Sometimes you just get lucky: that’s how I feel about: a) discovering Evan was a Waterloo English grad; and b) him agreeing to be the first interview of 2014. Enjoy! –JLH
JLH: What made you decide on Waterloo? Had you already started writing then?
EM: Waterloo really fulfilled my need to marry creative efforts with serious practical-mindedness. The university’s rhetoric and professional writing program was what sold me on the school. My main goal at the time was to become a better writer (still is), and the RPW program seemed to promise that, with the bonus real possibility of finding a job in writing (whether that be speech writing or technical writing). But once I arrived and saw students studying and LARPing on the weekend as frequently as they hit the bar or club, I felt like I’d made a wise choice.
At the time, I was writing, but mostly comic books and comic strips. I did a comic strip for the Imprint for several years about a time-travelling man and his monkey.
JLH: You’re the author of the children’s book series, The Dead Kid Detective Agency, published by ECW Press. What is it about detective fiction for children that appeals to you? And why do you think it appeals to them? (Full disclosure: my five-year-old is currently hooked on a 1930s detective series.)
EM: I have no idea. I know it appealed to me as a child reader – I was constantly reading Nancy Drew and Hardy Boys mysteries or John Bellairs books – so that’s what appealed to me as a children’s writer. If I had to guess or attempt to psychoanalyze, I’d say it has something to do with a younger person’s need for there to be a right answer or solution to everything. It’s very satisfying to know that a correct answer, whatever it is, will be reached by the detective by the end of the book. Whenever I hold mystery-writing workshops for children, they’re confounded by the idea that there is no ‘right answer’ to the mysteries they write. The solution is whatever they as the writers decide. To some kids, that’s like telling them they can make their own numerical system. But there’s also the limitless appeal (especially to voracious readers) of a protagonist who is able to win the day primarily through his or her smarts.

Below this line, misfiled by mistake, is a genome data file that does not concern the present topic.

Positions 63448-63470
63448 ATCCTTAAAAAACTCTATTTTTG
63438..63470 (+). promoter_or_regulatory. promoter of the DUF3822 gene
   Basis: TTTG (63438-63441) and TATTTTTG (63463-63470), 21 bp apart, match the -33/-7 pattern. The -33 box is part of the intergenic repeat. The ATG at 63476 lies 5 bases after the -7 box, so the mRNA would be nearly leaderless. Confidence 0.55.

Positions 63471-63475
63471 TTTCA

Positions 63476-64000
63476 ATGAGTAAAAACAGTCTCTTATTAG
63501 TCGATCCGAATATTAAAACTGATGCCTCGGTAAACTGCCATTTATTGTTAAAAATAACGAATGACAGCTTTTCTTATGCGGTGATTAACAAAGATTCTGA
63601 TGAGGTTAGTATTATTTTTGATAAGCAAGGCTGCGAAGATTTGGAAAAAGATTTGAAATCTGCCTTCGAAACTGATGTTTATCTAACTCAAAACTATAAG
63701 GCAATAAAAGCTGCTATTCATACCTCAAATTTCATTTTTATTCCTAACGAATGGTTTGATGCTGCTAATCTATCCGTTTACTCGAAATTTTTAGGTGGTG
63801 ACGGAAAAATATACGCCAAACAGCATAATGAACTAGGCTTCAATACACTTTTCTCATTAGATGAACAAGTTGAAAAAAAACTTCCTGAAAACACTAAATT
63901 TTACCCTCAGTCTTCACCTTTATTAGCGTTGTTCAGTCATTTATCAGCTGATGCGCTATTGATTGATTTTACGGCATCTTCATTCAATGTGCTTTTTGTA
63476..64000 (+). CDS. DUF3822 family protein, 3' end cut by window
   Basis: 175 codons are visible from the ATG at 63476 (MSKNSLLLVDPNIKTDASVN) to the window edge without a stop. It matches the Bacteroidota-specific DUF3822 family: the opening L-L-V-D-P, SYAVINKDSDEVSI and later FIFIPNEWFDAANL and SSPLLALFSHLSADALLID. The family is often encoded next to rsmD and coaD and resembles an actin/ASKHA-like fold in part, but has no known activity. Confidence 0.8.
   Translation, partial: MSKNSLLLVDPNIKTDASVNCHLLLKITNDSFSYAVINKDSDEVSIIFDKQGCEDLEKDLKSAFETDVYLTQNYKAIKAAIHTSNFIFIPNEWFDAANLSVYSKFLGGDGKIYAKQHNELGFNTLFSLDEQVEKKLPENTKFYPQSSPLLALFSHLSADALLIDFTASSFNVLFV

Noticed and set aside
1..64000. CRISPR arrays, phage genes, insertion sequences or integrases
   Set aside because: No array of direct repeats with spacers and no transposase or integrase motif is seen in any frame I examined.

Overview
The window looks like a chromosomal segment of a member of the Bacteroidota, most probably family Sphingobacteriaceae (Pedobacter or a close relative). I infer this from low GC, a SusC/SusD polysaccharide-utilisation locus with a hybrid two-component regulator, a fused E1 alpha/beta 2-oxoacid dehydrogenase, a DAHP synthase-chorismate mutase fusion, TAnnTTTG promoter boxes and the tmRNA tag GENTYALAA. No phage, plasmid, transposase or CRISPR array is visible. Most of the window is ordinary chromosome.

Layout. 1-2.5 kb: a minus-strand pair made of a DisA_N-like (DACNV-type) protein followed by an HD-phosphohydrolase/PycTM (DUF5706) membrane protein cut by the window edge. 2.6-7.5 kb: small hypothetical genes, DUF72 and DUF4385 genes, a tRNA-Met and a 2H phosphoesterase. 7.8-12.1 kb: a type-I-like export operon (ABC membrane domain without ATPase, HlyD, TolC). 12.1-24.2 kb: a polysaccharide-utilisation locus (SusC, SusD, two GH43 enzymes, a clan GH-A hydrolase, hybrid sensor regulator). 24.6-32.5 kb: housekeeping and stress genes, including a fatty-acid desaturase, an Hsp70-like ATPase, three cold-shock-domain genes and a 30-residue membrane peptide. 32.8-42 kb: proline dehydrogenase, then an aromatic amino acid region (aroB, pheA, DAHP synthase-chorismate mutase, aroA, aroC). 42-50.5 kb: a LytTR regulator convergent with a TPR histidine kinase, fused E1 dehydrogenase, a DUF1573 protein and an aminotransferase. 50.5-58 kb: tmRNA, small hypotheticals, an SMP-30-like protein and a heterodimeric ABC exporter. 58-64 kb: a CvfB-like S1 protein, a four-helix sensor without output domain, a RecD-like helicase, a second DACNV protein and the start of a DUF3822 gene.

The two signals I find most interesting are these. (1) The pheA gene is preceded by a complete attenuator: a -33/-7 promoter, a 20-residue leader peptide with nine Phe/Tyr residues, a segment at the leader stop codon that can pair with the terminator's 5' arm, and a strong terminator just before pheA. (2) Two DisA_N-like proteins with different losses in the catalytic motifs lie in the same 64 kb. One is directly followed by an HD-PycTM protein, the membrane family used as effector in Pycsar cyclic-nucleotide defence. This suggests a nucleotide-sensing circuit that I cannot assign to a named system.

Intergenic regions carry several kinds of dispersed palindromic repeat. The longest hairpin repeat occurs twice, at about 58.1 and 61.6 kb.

JLH: Your series is explicitly Canadian, with references to United Empire Loyalists and the Underground Railroad. And yet you’ve managed to evade the earnestness of some earlier children’s literature that takes up Canadian history. Can you talk a bit about that?
EM: One of the main goals of the Dead Kid Detective Agency series was to tackle Canadian history, but in a fairly irreverent way. More ‘Mr. Peabody and Sherman’ and less ‘Heritage Minute’ (though those are amusing in their own way). I’m a dual citizen and did most of my history learnin’ in the United States. One thing the U.S. does better than Canada is mythologize its history. U.S. history isn’t intrinsically more interesting than Canadian history; it’s just that Americans have packaged it better to themselves than Canada has (Heritage Minutes notwithstanding). So, in a very small way, The Dead Kid Detective Agency is an awkward attempt to add some razzle-dazzle to Canadian history. And the best (and maybe most Canadian) way I knew how to do that was to amp up the oddness and humour.
JLH: Do you find your undergraduate English experience manifests itself in your books? Is there any course or Waterloo experience that you find has really proven seminal?
EM: I had a lot of great instructors and took some amazing classes at the University of Waterloo, and everything I learned has found its way into the books. Strangely, my science-fiction film classes with Jan Uhde were just as important to the writing as my creative writing classes with Gary Draper. And one elective that keeps coming in handy (perhaps unsurprisingly) is the criminology course I took in second year.
JLH: Switching gears, you are also the publicist at Coach House. How did you end up in book publishing? Do you have advice for those who might wish to follow your lead?
EM: I was a book publicist long before I was a published author. Following my schooling at the University of Waterloo I immediately enrolled in the book and magazine publishing program at Toronto’s Centennial College, which led to an internship at Cormorant Books, which led to a job at the Literary Press Group of Canada, and then the publicity role at Coach House Books, where I’ve been for the past eight years. My advice to anyone interested in working in book publishing is two-fold. First, get involved in the industry before you start working in it – attend readings and book launches, participate in online discussions of books, participate in whatever way you can (and works best for you). Second, try to pick up some basic design expertise – learn InDesign or Quark and Photoshop. Those two things can put you at a real advantage when seeking work in book publishing.
JLH: Finally, what do you know now that you wish you had known right after graduating?
EM: I still haven’t learned, but I wish I’d known how to drive by the time I graduated. I still haven’t picked up this particular skill and I feel like it would have been really handy over the past ten or so years.
You can follow Evan at @idontlikemunday or his site, www.idontlikemundays.com